Just received an e-mail from scriptwriting guru Adrian Mead, about item number 8 in my Cheltenham coverage, in which Casarotto Ramsay agent Rachel Holroyd said she wouldn't be interested in receiving three scripts (10 mins, 30 mins and feature-length) as a submission.
In his e-mail, Adrian reminds me about the purpose of his Agents Pack Paradigm. This, together with the ICM assistant's testimonial which he adds as a PS, is very useful stuff: even though I've continued to build the pack of three scripts as Adrian suggested, conversations with a few other people had recently begun to sow seeds of doubt. However, we'd forgotten a vitally important detail. Here's what the big man says...
Hope you're well and busy. Very kind of you to post all the stuff about the Screenwriter's fest for the likes of me who were unable to get there. Thought I should clarify some stuff re your headline - Adrian Mead denied.
You are absolutely right that agents want to read as little stuff as possible and only the very best. This is goes for all agents.
However, it seems you are getting confused slightly about the approach that I outline in the HOW TO GET AN AGENT handout. The pack is not for the agent.
If you read the handout again it states very clearly that this approach is designed for a very specific purpose. It is all about getting your work past the most important person in the equation. The agent's ASSISTANT.
The approach I outline aims to make it AS EASY AS POSSIBLE for the ASSISTANT to -
1. Figure out if you are a good guy or a crazy.
2. It allows them to RAPIDLY skim a variety of your work.
3. To ensure you are not a 1 script in 10 years kind of writer and can write for a variety of genres.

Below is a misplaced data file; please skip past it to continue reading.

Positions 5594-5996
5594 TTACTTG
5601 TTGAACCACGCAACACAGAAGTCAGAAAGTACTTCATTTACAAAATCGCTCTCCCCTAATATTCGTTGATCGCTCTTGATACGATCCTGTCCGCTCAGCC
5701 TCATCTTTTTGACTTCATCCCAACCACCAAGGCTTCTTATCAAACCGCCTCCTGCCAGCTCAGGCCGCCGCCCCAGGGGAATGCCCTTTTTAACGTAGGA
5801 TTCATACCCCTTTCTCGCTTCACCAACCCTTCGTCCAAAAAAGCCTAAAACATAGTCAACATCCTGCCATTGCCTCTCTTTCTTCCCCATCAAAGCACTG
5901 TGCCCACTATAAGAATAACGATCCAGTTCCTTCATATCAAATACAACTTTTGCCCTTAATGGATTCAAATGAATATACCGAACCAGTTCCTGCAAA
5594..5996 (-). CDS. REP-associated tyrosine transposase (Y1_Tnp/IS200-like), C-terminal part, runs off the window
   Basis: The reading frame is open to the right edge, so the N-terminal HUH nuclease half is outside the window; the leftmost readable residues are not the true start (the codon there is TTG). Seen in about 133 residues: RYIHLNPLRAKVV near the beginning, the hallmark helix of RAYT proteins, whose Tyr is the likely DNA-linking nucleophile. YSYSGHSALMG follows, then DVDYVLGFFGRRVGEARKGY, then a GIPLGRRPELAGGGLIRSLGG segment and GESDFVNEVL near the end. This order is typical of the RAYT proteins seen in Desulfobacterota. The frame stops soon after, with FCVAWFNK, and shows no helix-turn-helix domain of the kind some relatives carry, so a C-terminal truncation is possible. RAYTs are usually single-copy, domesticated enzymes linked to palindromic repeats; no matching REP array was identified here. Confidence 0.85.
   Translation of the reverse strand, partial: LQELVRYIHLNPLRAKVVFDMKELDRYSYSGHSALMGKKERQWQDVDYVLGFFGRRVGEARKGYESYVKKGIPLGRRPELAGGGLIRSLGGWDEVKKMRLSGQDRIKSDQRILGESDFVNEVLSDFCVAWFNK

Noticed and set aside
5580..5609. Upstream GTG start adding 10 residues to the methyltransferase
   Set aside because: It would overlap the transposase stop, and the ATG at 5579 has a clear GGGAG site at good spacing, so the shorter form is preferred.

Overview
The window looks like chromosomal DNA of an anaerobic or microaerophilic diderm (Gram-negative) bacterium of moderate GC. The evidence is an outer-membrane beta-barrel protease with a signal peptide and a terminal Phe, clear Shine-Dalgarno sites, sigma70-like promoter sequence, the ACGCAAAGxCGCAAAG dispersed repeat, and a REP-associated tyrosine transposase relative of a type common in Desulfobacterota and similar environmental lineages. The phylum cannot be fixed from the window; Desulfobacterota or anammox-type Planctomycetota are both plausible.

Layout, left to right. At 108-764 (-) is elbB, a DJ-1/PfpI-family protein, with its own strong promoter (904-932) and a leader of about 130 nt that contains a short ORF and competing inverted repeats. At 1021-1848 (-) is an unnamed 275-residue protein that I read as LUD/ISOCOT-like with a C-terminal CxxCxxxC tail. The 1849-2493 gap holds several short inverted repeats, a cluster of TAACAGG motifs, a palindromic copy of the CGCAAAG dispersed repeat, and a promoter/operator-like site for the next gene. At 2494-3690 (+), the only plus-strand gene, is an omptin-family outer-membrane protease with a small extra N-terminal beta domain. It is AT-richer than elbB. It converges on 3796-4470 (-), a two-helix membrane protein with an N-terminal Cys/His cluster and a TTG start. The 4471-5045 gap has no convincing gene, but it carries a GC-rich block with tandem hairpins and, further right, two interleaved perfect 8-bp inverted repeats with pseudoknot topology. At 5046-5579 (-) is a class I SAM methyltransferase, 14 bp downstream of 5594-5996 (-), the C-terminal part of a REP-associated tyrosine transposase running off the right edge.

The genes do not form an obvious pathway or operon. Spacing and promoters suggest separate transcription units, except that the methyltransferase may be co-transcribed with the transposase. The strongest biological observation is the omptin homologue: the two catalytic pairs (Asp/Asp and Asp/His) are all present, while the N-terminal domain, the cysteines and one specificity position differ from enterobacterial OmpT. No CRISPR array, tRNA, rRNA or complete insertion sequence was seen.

If you impress the assistant they then recommend your work to their boss. At this point they will hand over the 1 PAGE PITCH DOC and FEATURE SCRIPT along with your one-page CV and very short letter. Nothing else.
The HOW TO GET AN AGENT doc was put together after talking to a variety of agents and their assistants. This is the method I used to get an agent. It has been thoroughly "road tested" and approved and has been successful for a number of writers I know. Of course you also need talent!
If anyone would like a copy of the HOW TO GET AN AGENT HANDOUT I'll happily send them one. Contact me at firstname.lastname@example.org
Below is the response from an assistant that I got to look over the document. Makes interesting reading.
I must confess it is very funny to see this from this side of the fence so to speak. It is also rings very true, everything that you have mentioned.
What they have to do, is put themselves in the position of the assistant; imagine that they are sitting at the desk having just been given a enormous task list to compliment the already long to do list, and then have someone call who will only make your life harder... then the other line goes and they need to answer that etc etc.
I would suggest, the key is, somehow being remembered on the phone whilst still keeping the phone call brief. There is nothing more annoying than someone "hanging around" on the phone, outstaying their welcome and asking for advice on how they should build their career. Nor is it clever to be selective as a means of trying to sound important and say that you're only pursuing a couple of agents that you have hand picked. This is transparent and ultimately makes an assistant think the person is an idiot. Avoid comments like: "but this script really is good", "this will make millions", "i have interest in the script from a couple of investors/the Weinsteins/a producer".
In short, like you so cleary point out, be as little of an irritation as possible, somehow try and make the conversation a memorable one, and reek of polished prowess, whilst never actually stating that this might be the case. It will be comforting for them to know how people really can, and do, stick out as being different, more interesting and quite possibly very good screenwriters just from how they deal with the initial call. There are lots of very crazy people, some middle of the road people and a few that rise above both. Those scripts might not get read, but the treatments certainly will - and if it is good, then the script could well get read.
It should be noted that most of the reading takes place after-hours on "home time", so on top of what already needs to be read, it really has to be a cracking first 10 pages to persuade an assistant to carry on.
Hope this helps.
An assistant at ICM